IRRRB to discuss $26 million biochemical project in Mt. Iron

A smorgasbord of biomass sources that Sweetwater Energy says it can convert into sugars for use in valuable chemical products. (Sweetwater Energy)

A smorgasbord of biomass sources that Sweetwater Energy says it can convert into sugars for use in marketable biochemical products. (Sweetwater Energy)

Friday, the Iron Range Resources and Rehabilitation Board will meet to discuss new projects and public works spending. A number of interesting items will be on the docket.

Topping the list is a proposal to loan $18 million as part of a state and Iron Range package of $26 million to a company called Sweetwater Energy. Sweetwater is a startup company that seeks to turn biomass into sugars to generate a variety of biochemical products.

Sweetwater wants to build two plants, one in Rochester, New York, where the company is based, and one on the north side of Highway 169 in Mountain Iron. The company would employ 35 people in Mt. Iron to start, with the possibility of more hiring later.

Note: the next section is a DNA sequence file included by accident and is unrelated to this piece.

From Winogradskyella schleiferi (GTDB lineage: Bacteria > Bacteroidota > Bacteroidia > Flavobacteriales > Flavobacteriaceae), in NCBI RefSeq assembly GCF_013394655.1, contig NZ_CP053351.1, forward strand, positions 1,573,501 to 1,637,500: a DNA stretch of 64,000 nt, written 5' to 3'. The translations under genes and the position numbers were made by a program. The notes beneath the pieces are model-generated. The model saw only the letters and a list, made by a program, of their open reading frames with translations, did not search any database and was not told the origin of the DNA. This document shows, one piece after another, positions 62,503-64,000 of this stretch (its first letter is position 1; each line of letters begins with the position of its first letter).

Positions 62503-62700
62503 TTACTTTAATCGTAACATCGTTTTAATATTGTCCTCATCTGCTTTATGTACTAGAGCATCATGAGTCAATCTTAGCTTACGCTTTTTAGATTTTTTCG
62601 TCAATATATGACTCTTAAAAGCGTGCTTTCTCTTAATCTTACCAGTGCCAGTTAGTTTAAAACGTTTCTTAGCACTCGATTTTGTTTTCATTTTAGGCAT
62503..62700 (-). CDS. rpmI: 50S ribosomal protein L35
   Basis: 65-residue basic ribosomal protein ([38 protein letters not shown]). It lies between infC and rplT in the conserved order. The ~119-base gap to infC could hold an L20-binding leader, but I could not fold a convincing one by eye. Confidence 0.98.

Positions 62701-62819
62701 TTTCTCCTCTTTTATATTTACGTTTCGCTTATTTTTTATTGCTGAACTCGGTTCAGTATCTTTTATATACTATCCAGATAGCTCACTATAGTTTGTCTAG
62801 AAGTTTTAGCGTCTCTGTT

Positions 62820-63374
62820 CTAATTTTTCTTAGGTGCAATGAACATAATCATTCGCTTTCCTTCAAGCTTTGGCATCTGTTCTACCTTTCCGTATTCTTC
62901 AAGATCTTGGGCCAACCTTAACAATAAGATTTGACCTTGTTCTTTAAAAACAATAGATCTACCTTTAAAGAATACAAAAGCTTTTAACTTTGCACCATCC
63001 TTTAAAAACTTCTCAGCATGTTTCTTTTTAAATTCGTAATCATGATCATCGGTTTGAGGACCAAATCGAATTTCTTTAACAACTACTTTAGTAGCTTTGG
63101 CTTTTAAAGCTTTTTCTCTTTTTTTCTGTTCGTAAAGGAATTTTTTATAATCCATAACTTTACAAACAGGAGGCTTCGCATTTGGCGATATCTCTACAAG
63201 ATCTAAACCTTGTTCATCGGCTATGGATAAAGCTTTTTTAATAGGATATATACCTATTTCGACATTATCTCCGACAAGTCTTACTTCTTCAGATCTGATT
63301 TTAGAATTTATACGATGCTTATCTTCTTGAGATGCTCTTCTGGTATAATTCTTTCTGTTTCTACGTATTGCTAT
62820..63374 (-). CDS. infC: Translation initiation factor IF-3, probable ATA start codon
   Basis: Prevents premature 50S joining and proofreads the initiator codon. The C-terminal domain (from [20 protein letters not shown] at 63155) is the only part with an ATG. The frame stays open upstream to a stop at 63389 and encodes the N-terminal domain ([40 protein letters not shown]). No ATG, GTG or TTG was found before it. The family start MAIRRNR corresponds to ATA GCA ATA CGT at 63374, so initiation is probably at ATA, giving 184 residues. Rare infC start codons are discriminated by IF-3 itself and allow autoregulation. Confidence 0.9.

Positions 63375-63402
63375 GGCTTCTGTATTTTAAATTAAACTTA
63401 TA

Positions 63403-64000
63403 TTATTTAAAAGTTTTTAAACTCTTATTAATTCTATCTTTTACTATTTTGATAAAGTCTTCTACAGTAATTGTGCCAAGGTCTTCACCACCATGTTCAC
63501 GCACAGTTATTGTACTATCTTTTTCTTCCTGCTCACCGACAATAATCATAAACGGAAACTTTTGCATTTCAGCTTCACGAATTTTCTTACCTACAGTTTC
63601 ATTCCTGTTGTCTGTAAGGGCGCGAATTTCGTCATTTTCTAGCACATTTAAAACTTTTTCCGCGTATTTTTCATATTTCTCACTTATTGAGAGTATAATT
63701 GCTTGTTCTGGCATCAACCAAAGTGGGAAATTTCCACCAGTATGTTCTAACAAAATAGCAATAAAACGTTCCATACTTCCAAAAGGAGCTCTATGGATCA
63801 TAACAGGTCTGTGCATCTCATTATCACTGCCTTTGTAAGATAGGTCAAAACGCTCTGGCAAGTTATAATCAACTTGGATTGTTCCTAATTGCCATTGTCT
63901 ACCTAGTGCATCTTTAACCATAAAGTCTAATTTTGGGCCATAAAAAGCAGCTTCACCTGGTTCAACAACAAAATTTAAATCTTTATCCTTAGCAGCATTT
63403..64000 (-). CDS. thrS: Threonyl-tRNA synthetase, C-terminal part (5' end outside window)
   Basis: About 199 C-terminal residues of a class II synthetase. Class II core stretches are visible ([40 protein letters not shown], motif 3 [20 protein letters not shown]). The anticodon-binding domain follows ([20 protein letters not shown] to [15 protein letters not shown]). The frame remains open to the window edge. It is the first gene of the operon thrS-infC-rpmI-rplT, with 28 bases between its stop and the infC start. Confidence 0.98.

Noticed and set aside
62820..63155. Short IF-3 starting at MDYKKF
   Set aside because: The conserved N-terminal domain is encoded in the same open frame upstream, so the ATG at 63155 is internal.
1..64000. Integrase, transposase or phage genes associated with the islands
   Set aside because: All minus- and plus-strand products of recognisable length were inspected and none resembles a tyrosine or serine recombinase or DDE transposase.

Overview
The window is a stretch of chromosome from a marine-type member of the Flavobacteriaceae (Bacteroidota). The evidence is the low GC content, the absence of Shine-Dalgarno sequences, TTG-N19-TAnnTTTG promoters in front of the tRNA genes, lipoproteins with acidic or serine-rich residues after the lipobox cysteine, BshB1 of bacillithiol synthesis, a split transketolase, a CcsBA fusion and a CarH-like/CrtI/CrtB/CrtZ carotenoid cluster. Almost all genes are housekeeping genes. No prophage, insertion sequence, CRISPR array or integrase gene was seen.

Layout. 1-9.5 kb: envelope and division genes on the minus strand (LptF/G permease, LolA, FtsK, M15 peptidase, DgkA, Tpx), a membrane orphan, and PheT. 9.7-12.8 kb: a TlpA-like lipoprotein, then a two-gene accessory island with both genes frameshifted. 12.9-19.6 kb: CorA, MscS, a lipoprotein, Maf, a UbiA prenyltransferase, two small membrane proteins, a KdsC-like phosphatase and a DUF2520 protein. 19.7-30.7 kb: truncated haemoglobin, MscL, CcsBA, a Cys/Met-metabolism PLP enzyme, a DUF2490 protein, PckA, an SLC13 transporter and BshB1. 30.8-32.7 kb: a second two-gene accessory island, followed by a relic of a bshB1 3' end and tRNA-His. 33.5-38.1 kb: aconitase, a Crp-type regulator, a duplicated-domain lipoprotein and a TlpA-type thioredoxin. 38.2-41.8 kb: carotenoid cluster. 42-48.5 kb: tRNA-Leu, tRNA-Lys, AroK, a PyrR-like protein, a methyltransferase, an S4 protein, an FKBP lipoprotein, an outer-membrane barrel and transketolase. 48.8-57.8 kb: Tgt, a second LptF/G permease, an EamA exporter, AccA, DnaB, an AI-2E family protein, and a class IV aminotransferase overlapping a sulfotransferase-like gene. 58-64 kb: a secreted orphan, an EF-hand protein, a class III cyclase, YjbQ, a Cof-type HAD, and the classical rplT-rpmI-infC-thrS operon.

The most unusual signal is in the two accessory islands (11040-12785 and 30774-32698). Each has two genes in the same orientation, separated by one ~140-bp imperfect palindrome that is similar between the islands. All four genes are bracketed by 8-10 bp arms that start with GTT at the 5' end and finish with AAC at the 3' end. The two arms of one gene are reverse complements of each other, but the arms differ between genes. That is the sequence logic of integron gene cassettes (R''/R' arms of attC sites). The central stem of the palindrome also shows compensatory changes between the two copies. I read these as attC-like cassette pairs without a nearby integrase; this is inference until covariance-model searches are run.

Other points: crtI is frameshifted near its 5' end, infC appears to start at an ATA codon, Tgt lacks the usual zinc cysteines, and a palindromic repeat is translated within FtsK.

The money would not be given until certain benchmarks were achieved by Sweetwater. The details of the deal will be discussed at this week’s meeting.

If all this seems kind of familiar, it’s because the IRRRB OK’d $21 million for a company called Segetis which promised a similar kind of technology last year. By all accounts I’ve heard, that deal has dried up.

John Myers had a story in Thursday’s Duluth News Tribune exploring the Sweetwater project and also digging into the status of the Segetis project. Apparently Segetis isn’t responding to calls by reporters or even the commissioner of the IRRRB.

Some big questions should be asked at this meeting about Sweetwater and Segetis. What exactly are the products and who will buy them? Why is there so little private financing relative to the public investment?

I think the benefits of using this kind of technology on the Iron Range are clear, but the thin details about products and markets are a good reminders that caution is appropriate. Twenty-some million dollars is a lot to ask for a startup, especially one barely matching the public investment with private dollars.

This will also be the first meeting since May 19, a long stretch, and the first since the death of chairman Rep. David Dill last summer. As such, the board will elect a new chair. By practice, the board rotates between the House and Senate members every two years, so a House member will likely be elected to fill out Dill’s term. Rep. Tom Anzelc, the senior House member and Iron Range delegation chair, is a candidate, though I’ve heard Rep. Carly Melin may run as well.